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  4. charlie i could not agree more. i think these follks have been totally outsmarted by qualcomm and basically are hoping that the european commission is going to help them out. it is interesting to see how they had the same chances, failed to execute. i remember all those past litigations against qualcomm when w-cdma standards were being written, and the whole cabal could not keep them out despite trying pretty hard. it is exactly the same thing they are trying to do again.

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  5. Jesse Kopelman Monday, October 31, 2005

    As a counter point, before Qualcomm bought Flarion they were actively getting in touch with munis and urging them to wait for Sprint and Verizon rather than trying to build their own WiMax network. Even post acquisition, this probably hasn’t changed since Flarion’s technology is not suitable for the TDD frequencies accessable to smaller players (like munis).

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  6. Qualcomm play the ineptitude of the US Patent Office and then use that to protect their market control of CDMA. That contributed to the proliferation of GSM, which, as people have said on this site, is inferior to CDMA.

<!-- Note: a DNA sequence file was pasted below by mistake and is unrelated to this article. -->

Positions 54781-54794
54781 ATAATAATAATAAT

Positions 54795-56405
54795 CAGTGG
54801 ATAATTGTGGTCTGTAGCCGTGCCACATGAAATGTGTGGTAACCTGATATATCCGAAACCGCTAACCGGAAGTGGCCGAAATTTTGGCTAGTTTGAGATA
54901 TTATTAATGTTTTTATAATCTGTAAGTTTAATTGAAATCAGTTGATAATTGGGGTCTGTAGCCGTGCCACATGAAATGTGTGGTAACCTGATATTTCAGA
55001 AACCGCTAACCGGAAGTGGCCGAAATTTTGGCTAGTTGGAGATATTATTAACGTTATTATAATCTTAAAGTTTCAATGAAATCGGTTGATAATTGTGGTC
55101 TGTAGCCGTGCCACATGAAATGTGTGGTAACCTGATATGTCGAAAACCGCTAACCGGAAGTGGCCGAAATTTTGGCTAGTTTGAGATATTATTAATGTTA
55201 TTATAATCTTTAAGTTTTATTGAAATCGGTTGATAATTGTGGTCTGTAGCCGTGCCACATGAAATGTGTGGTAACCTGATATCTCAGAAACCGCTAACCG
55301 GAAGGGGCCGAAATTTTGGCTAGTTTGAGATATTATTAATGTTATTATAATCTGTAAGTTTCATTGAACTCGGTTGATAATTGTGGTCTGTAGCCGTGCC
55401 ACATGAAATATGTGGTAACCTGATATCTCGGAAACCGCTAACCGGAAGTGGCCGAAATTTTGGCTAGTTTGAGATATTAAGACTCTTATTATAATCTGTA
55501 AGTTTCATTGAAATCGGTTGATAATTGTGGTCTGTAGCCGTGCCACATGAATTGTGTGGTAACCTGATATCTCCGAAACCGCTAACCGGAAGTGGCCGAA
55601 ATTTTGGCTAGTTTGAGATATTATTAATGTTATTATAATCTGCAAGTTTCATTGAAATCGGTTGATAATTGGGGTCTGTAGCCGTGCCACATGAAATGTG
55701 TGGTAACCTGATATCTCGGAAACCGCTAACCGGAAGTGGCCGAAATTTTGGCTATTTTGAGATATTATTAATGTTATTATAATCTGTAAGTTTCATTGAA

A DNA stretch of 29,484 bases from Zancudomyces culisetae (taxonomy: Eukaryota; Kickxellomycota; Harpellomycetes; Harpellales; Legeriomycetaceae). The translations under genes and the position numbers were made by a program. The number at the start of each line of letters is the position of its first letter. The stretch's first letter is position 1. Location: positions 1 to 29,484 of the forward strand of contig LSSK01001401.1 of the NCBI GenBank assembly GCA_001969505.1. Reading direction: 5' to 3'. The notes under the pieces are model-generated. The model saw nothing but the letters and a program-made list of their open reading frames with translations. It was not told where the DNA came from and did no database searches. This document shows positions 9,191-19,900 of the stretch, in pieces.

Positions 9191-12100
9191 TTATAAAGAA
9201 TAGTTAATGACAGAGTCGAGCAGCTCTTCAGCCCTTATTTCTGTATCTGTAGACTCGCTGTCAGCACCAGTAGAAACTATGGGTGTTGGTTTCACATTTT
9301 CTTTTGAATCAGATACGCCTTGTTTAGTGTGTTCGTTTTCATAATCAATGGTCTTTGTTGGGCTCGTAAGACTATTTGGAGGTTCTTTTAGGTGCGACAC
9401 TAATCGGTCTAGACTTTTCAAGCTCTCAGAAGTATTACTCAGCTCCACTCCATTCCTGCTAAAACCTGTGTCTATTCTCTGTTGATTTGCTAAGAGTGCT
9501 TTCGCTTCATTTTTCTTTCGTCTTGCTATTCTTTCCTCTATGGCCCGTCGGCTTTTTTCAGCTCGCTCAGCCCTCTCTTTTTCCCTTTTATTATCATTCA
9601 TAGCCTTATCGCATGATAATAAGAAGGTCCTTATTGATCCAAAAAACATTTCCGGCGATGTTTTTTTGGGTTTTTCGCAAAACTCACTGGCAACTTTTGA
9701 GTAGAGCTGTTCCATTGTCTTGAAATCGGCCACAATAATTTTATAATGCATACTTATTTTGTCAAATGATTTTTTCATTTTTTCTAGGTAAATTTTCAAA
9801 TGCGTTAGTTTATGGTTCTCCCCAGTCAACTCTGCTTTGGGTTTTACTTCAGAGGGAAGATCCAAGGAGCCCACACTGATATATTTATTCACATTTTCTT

Qualcomm did not invent Code division multiplexing, but I expect that is what they frequently try to claim. If taking Qualcomm to court and bringing them down a peg or 2 allows the proliferation of better technologies in the wireless area, then I’m all for it. Qualcomms recent acquisition of Flarion is very ominous for the industry as it was gaining traction as the preferred technology for the next-gen networks, whether that will continue now that Qualcomm are in control is dubious.
    IMHO the other players are just trying to ensure that they are not frozen out of this market.
    Beaten in the ‘open’ market, Om? I think the US patent system makes a mockery of that!

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  7. [...]     No wonder why Om thinks that Qualcomm is the next monopoly. [...]

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  8. [...] First Nokia and the gang sue Qualcomm over WCDMA. Now Qualcomm sues Nokia over GSM. Law is the only recession proof profession or what! [...]

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  9. this is kenny asking of something about a monopolist

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  10. Hey Om. The EC has now (10/1/2007) taken Qualcomm to court for many of the same reasons. You called it then. It rings true now. I share your views, http://www.teletips.net/blog/2007/10/4/the-european-commission-vs-qualcomm

    Thanks